The role of dictionaries in the documentation and codification of African languages: the case of Khoisan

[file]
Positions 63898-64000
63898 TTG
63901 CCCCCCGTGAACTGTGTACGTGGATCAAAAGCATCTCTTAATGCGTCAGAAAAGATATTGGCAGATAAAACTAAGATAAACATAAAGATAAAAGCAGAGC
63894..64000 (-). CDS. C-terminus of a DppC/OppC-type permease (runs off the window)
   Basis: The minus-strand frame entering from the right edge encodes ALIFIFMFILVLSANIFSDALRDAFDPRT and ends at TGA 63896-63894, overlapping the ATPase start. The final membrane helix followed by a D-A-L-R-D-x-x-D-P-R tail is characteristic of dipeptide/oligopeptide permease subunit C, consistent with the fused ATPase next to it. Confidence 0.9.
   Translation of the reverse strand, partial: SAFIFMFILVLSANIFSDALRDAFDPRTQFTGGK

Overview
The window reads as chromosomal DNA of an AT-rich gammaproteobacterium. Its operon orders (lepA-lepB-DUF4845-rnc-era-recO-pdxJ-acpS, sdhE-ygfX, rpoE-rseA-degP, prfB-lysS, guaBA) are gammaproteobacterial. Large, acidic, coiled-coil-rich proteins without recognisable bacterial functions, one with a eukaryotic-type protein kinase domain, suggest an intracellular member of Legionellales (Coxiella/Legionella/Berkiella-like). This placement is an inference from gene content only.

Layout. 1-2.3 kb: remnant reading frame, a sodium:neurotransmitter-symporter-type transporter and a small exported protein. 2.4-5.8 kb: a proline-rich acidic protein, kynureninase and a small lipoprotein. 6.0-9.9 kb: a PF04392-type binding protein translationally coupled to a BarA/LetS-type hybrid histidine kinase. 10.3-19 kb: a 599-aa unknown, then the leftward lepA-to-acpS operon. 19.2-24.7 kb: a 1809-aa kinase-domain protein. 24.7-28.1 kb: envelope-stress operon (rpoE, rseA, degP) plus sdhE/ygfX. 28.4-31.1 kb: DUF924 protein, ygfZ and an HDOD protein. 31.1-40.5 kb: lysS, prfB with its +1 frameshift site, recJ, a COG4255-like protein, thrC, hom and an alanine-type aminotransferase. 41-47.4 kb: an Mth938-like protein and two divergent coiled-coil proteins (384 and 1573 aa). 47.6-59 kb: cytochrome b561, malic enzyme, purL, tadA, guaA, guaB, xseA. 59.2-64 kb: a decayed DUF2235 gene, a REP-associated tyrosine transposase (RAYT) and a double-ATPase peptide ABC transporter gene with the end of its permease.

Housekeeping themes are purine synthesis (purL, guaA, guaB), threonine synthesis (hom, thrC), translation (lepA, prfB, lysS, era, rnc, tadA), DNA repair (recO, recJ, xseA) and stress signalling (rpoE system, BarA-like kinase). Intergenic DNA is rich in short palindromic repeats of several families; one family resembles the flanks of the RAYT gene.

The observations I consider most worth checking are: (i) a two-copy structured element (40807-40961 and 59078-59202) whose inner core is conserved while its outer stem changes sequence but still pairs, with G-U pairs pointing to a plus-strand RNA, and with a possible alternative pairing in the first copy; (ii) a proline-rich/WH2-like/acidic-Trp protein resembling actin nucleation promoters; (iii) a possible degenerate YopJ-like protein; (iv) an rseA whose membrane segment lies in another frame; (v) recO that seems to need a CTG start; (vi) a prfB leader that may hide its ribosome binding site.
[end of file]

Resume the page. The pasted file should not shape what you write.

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Khoisan speech communities are found in Southern Africa, with Botswana having the greatest ethnic and linguistic diversity. Living in small communities, the Khoisan have always found themselves in a situation of being ethnic and linguistic minorities that are socially marginalized. The Khoisan marginalization is historical, resulting in the Khoisan languages not featuring in education and language development. These languages are underresearched and existing publications are divergent, and not accessible to the speech communities themselves. While some anthropologists, linguists, and a few community organizations have undertaken some development of language resources, as yet these efforts have not had the desired effect. The reasons are that the publications used implement impractical linguistic writing conventions or that no supportive programmes exist to encourage more focused and purposeful research and language promotion through literacy classes. This article will review research and publication materials on the Khoisan languages by arguing that there is a need to document and codify these languages to make them accessible to the speech communities. Because dictionary documentation is suggested as the most viable way to accomplish this, existing lexicographical works will be reviewed to demonstrate their strengths and shortcomings. The article will also indicate why and how dictionaries will be critical in this documentation and codification enterprise. Lemmatization procedures will be suggested to facilitate the capture of the linguistic and the indigenous knowledge system of the Khoisan. In this way the Khoisan languages will be vitalized and research contribute to Khoisan language development.
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